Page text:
Renegotiation fears spook chrome ore market

Chrome ore buyers in China have been forcing late-stage price negotiations or walking away from cargoes as they struggle to open letters of credit (LCs) amid sharp price drops.

Buyers have either failed or refused to open LCs to pay for material priced at levels that are no longer representative of the market, several sources told Metal Bulletin.
The renegotiation attempts have been caused by sharp price drops, but are contributing to further price falls by triggering distressed sales, which carry even lower prices, one market source said.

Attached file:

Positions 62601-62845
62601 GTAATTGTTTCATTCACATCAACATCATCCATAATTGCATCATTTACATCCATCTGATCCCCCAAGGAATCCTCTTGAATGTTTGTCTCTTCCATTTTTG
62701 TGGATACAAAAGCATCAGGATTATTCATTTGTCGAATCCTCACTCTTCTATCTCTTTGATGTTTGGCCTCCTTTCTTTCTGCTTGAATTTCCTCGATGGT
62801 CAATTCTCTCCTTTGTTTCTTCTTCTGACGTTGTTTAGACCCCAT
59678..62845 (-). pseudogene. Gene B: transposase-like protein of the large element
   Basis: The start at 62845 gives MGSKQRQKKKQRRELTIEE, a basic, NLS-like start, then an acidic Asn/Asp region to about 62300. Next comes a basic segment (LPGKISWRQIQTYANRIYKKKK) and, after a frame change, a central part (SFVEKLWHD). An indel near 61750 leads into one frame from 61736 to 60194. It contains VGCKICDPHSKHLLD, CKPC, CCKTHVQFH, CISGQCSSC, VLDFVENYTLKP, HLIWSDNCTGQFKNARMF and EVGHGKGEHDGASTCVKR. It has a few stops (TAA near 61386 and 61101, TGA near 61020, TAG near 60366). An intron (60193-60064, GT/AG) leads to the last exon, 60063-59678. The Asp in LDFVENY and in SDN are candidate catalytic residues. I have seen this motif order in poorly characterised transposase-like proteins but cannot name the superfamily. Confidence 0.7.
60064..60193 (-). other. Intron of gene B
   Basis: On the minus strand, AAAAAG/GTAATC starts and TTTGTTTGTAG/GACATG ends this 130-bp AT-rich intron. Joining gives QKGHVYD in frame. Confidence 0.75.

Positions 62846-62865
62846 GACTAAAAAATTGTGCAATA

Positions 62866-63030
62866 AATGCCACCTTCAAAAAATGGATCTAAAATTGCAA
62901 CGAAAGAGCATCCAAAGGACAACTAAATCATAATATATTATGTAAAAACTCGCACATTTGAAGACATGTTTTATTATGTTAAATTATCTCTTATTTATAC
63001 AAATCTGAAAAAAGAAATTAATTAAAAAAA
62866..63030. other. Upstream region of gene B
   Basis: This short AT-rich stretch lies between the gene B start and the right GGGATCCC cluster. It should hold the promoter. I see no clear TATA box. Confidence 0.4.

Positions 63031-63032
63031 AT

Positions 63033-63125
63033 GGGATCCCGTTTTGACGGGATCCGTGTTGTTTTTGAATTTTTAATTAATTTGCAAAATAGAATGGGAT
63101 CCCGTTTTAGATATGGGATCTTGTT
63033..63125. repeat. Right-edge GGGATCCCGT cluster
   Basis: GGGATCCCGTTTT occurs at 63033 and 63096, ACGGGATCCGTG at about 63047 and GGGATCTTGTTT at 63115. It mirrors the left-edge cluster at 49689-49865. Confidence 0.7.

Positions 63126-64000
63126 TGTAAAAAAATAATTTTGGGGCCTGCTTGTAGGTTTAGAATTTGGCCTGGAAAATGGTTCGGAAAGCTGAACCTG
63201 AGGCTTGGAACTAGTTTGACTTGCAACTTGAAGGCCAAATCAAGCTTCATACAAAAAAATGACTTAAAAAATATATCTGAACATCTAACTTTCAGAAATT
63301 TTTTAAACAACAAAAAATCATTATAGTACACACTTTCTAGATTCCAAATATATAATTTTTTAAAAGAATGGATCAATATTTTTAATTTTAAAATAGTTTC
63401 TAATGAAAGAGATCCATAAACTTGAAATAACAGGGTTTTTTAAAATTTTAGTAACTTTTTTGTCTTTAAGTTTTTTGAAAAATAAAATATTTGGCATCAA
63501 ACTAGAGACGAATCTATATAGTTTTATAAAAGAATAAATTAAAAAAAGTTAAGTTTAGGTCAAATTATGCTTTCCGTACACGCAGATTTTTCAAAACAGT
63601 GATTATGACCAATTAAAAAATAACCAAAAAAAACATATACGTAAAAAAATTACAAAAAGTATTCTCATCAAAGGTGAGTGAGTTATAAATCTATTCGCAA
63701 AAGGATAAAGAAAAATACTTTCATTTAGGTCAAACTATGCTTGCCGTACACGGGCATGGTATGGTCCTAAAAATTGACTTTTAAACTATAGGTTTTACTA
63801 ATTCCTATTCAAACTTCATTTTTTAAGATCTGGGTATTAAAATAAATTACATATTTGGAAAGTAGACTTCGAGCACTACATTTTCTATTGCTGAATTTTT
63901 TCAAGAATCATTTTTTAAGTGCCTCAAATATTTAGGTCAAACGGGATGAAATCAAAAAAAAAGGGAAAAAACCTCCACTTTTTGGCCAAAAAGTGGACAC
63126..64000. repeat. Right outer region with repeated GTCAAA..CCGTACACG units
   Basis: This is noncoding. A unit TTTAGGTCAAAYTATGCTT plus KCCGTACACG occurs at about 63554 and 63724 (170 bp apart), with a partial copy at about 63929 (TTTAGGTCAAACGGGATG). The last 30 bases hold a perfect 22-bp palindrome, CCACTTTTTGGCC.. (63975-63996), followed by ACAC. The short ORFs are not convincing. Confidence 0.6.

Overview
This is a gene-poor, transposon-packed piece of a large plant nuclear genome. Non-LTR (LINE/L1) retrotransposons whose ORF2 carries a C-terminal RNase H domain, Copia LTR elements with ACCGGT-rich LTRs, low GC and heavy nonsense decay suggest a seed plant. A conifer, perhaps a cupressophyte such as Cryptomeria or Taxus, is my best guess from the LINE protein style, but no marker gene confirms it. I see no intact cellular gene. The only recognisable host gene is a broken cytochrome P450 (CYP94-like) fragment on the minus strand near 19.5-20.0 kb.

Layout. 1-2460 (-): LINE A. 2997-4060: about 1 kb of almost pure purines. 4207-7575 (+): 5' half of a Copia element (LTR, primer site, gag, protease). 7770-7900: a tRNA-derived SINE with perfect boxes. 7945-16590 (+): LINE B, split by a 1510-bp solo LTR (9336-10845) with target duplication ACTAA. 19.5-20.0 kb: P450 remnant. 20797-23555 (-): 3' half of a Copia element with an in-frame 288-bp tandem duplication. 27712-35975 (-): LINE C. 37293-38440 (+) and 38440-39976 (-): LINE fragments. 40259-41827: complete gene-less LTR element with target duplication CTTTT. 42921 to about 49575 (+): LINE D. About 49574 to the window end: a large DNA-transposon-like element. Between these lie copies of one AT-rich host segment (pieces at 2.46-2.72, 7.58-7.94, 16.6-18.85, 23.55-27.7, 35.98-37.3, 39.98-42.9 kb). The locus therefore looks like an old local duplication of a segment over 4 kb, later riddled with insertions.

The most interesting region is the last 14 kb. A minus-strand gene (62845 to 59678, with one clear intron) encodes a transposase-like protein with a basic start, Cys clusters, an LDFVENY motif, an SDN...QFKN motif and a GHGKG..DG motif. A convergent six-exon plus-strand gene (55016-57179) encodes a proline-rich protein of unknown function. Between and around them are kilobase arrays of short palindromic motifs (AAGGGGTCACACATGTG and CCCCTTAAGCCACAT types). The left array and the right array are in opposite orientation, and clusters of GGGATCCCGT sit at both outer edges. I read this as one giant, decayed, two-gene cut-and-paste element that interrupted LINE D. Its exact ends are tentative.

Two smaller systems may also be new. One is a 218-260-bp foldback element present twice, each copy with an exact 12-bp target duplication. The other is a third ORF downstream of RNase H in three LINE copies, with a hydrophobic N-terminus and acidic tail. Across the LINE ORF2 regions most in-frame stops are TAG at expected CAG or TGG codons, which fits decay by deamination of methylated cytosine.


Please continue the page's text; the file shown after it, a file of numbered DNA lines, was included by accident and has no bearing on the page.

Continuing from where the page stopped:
“There are rumours of more rejections on water, so there is no floor price for chrome ore yet,” the source said.
South African UG2 chrome ore fell to $128-138 per tonne cif China on Friday October 30, down from $138-143 per tonne previously and $154-155 at the start of the year. 
Turkish lumpy chrome ore fell to $180-185 per tonne cif China on Friday, down from $188-193 per tonne previously. 

The latest developments in the chrome ore market follow reports of similar...


Janie Davies

November 04, 2015

12:27 GMT